Environ. Res. Lett. https://doi.org/10.1088/1748-9326/ab6c2e (2020)
As highlighted by the latest Intergovernmental Panel on Climate Change reports, bioenergy is essential for the achievement of long-term climate change mitigation targets. Yet, estimates of its potential contribution towards these targets — and associated impact on land use and food production — vary widely. Uncertainty exists concerning future agricultural yields, the resources required to sustain different diets, and several other parameters related to population growth, food prices and trade.
Gerald Kalt, from BOKU-Vienna, and colleagues estimate the bioenergy potential of energy crops, manure and crop residues compatible with projections for the parameters above proposed in the FAO report Alternative Pathways to 2050. Using the ‘BioBaM’ model (K.-H. Erb et al., Nat. Commun. 7, 11382; 2016), they calculate the balance between biomass supply and demand for 11 world regions, 14 biomass demand categories, and respective primary commodities. Greenhouse gas (GHG) emissions from the livestock sector, agricultural activities and changes in biomass and soil carbon stocks (from grassland conversion into cropland, livestock intensification and crop residue removal) are also considered.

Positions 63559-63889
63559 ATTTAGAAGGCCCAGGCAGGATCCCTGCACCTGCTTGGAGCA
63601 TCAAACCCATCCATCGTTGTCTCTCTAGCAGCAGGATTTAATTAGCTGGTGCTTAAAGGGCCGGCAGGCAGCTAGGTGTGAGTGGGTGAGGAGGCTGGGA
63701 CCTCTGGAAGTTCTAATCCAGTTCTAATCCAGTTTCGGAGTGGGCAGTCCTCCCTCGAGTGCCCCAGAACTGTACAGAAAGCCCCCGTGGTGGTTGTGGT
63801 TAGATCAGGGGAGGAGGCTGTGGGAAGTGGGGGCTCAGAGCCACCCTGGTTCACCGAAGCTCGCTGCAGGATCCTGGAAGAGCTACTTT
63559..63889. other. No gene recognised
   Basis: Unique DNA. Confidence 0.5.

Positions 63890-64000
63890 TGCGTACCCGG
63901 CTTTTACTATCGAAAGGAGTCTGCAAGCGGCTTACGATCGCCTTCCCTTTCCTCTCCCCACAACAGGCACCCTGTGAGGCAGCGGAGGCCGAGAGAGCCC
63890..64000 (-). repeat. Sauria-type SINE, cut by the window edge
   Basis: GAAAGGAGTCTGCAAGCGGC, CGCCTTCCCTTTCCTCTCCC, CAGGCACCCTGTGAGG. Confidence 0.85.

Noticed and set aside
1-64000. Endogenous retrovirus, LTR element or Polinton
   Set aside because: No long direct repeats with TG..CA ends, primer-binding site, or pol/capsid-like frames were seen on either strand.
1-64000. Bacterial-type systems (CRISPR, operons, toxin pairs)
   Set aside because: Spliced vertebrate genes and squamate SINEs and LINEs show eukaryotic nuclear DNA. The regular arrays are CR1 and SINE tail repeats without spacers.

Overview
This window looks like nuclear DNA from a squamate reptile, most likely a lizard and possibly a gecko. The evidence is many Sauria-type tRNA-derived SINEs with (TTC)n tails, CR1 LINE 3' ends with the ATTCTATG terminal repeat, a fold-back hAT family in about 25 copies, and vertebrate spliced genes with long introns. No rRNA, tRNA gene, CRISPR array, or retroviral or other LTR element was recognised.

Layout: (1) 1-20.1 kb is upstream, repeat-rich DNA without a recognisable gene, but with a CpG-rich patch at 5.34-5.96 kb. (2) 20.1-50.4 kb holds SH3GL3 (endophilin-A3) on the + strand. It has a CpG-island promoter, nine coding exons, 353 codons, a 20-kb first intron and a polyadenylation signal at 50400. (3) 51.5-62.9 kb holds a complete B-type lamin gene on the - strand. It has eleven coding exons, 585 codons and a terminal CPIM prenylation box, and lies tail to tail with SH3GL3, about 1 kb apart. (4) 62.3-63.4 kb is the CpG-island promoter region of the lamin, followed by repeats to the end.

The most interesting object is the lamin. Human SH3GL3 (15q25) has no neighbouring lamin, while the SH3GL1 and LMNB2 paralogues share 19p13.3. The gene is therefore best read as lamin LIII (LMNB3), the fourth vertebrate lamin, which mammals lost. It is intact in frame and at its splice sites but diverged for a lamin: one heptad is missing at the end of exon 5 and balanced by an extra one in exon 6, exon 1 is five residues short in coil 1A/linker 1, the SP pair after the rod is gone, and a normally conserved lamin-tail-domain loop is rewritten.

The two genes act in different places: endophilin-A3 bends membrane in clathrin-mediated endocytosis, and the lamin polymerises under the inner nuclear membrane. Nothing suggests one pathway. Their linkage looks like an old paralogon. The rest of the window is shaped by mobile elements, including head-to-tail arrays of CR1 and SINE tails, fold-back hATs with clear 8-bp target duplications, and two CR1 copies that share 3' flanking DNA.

Resulting GHG cost supply curves reveal how the effects of biomass on GHG emissions vary depending on local conditions, and indicate the potential of biomass consistent with given GHG emission levels. Implied in these estimates is the GHG opportunity costs of bioenergy production — specifically natural vegetation regrowth that should occur had land been put aside instead of used for growing energy crops. Among major conclusions is that healthy, low-meat diets can substantially increase the climate change mitigation potential of biomass through energy crop plantations (which outweighs the effect that less manure would have on bioenergy potential). Besides, bioenergy potentials are highly dependent on grassland intensification. Without intensification, bioenergy potential is limited but GHG costs of energy crops tend to be low compared to the fossil fuels they intend to replace. Contrastingly, grassland intensification increases bioenergy potential but at high GHG costs relative to natural vegetation regrowth, often rendering the allocation of highly productive areas for energy crops detrimental to carbon balances.
By examining how a given level of food production and consumption affects bioenergy, this study elicits important synergies and trade-offs between dietary choices, agriculture and climate change mitigation, which may be overlooked unless a systemic approach is adopted.
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Gil, J. Bioenergy potential and food system pathways. Nat Food 1, 100 (2020). https://doi.org/10.1038/s43016-020-0037-6